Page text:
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I've got a little script for sorting out my dowloaded files and it works great, but I'd like to print out the progress of a file move, for when it's doing the big ones, right now I do something like:

print "moving..."
os.renames(pathTofile, newName)
print "done"

But I'd like to be able to see something like a progress bar ( [..... ] style) or a percentage printed to stdout.

I don't need/want a gui of any sort, just the simplest / least-work ( :) ) way to get the operation progress).

Thanks!

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How big are these files? Moving a normal file should be complete in less time than it takes to draw a progress bar. –  pavium Dec 14 '09 at 21:46
    
A couple of hundred MBs, they're being moved across a fairly slow network, so it takes a wee bit of time. –  Fishtopher Feb 15 '10 at 20:08

2 Answers 2

up vote 1 down vote accepted

There isn't any way to get a progress bar because the "rename" call that moves the file is a single OS call.

It's worth noting that the "rename" call only takes time if the source and destination are on different physical volumes. If they're on the same volume, then the rename will take almost no time. If you know that you're copying data between volumes, you may wish to use functions from the shutil module such as copyfileobj. There is no callback for progress monitoring, however you can implement your own source or destination file-like object to track progress.

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You won't be able to get that kind of information using os.renames. Your best bet is to replace that with a home grown file copy operation but call stat on the file beforehand in order to get the complete size so you can track how far through you are.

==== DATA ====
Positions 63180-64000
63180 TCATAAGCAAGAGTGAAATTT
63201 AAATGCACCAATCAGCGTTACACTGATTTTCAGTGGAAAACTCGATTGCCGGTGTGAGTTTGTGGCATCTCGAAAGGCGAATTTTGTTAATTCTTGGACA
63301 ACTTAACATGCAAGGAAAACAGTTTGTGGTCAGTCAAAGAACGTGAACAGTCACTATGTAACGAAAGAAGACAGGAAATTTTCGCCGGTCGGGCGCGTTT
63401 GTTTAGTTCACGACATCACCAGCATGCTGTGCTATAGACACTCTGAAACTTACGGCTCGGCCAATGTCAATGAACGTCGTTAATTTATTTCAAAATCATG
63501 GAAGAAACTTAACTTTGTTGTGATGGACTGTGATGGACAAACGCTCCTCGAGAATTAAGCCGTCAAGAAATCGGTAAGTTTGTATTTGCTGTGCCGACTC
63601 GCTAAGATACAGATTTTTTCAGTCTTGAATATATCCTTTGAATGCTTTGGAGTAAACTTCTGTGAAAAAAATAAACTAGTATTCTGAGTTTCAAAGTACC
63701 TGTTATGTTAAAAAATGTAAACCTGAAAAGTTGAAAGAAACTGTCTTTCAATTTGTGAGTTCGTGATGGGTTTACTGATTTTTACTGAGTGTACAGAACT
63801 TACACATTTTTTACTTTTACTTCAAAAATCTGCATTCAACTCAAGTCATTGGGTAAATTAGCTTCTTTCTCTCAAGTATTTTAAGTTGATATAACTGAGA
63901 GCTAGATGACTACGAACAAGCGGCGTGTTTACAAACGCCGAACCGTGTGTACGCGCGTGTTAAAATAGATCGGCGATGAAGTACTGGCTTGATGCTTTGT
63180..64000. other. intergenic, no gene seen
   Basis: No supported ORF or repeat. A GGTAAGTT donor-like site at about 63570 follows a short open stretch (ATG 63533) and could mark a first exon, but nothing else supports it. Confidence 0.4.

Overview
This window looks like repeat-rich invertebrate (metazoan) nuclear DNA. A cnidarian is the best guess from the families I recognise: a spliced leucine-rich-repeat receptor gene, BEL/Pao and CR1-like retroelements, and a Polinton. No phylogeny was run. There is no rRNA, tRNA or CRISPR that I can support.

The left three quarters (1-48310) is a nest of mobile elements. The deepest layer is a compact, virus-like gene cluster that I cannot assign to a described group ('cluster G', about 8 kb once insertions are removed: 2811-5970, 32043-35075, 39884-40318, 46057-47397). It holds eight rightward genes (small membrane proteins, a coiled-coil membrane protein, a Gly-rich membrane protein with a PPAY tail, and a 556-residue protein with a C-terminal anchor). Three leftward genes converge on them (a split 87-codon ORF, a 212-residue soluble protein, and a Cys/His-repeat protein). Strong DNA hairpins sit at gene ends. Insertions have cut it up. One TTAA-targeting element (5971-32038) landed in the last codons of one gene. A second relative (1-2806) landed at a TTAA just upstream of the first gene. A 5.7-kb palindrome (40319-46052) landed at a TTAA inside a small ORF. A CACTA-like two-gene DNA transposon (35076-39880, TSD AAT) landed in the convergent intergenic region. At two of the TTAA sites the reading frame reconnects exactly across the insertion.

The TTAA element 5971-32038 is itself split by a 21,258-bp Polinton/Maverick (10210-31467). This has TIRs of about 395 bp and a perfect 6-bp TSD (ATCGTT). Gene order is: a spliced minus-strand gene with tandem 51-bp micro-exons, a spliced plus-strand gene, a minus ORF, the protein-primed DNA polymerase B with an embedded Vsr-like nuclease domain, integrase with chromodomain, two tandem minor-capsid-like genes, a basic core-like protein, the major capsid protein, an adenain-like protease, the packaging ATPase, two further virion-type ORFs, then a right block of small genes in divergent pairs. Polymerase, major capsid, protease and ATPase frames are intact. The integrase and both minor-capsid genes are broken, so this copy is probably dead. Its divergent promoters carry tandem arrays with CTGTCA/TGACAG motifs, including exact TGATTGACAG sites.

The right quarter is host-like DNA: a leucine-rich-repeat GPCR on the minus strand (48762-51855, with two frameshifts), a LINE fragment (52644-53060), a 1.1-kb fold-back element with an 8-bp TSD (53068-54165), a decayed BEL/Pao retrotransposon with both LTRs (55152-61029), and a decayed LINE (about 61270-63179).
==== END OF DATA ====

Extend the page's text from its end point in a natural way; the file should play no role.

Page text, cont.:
Something like this:

source_size = os.stat(SOURCE_FILENAME).st_size
copied = 0
source = open(SOURCE_FILENAME, 'rb')
target = open(TARGET_FILENAME, 'wb')

while True:
    chunk = source.read(32768)
    if not chunk:
        break
    target.write(chunk)
    copied += len(chunk)
    print '\r%02d%%' % (copied * 100 / source_size),

source.close()
target.close()

Note however that this will more than likely be markedly slower than using os.rename.

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would this method drastically increase the probability of corrupt file copies? –  pablo Apr 27 '11 at 22:07
    
Don't know about drastically but it does mean you have to be aware that it can stop part way through and be incomplete, but then you have no way of being sure how os.rename is doing its job so if you're being careful you'd want to check anyway. –  Benno May 2 '11 at 1:52
    
+1 for the progress –  MartinM May 28 at 11:34

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